Confronting neoliberalism: Food security and nutrition among indigenous coffee-growers in Oaxaca, Mexico
AuthorSesia, Paola Maria
Health Sciences, Nutrition.
Sociology, Public and Social Welfare.
MetadataShow full item record
PublisherThe University of Arizona.
RightsCopyright © is held by the author. Digital access to this material is made possible by the University Libraries, University of Arizona. Further transmission, reproduction or presentation (such as public display or performance) of protected items is prohibited except with permission of the author.
AbstractThis dissertation analyzes the social history and current struggles of Analco and Santa Cecilia, two Chinantec peasant localities of Oaxaca, Mexico, which experienced the boom and bust years of coffee agriculture subject to the vagaries of the global market for this cash crop. It examines the last twenty-five years of State interventions toward the Indian peasantry, focusing especially on current neoliberal economic and social policies, to reveal how they have affected local well-being and livelihood strategies. In the course of describing food security and nutrition, I show how Analqueno and Cecilieno men, women and children have coped with major changes in Mexican politics and the economy; changes toward which they have devised multiple responses, but upon which they have had limited control. In particular, I explore how members of these communities weighed options and maximized opportunities in their attempt to maintain, restore or enhance food security and local well-being during the coffee crisis of the 1990s. I show how, in the last decade, agricultural diversification for both home consumption and the market, and a partial retreat from commercial agriculture centered around coffee have become significant. Finally, I consider the nutritional effects of the coffee boom and bust years on the local populations paying particular attention to children, teenagers, and gender differences.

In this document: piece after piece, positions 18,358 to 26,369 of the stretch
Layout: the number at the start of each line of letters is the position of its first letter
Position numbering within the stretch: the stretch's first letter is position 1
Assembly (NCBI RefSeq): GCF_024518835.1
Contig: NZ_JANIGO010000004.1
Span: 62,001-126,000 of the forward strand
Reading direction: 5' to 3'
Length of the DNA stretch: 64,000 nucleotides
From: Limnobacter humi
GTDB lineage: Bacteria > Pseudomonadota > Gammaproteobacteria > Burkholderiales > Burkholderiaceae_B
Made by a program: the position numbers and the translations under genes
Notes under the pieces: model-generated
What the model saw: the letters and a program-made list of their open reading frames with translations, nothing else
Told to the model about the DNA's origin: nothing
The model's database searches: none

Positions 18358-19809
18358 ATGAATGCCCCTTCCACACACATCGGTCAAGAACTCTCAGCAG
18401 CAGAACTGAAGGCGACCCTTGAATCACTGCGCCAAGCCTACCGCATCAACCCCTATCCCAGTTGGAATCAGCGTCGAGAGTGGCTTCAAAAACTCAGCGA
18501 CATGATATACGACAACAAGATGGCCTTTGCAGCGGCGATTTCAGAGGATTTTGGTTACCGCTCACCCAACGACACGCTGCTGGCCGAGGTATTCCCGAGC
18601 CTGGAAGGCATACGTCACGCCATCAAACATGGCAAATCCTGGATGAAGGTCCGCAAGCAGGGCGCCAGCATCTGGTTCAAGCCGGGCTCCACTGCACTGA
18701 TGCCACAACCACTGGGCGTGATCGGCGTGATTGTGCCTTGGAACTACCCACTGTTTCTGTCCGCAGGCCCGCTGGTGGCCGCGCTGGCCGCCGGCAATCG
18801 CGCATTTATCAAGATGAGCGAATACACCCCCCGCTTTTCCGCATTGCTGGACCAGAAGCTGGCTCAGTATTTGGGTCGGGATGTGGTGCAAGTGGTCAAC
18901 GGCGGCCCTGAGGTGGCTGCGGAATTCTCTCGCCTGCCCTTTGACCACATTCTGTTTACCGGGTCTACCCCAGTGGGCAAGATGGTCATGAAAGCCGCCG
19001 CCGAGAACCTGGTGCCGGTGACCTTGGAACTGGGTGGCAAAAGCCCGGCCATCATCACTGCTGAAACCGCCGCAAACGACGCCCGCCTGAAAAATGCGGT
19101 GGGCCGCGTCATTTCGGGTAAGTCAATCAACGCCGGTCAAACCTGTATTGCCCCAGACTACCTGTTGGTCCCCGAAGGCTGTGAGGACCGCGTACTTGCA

Degree ProgramGraduate College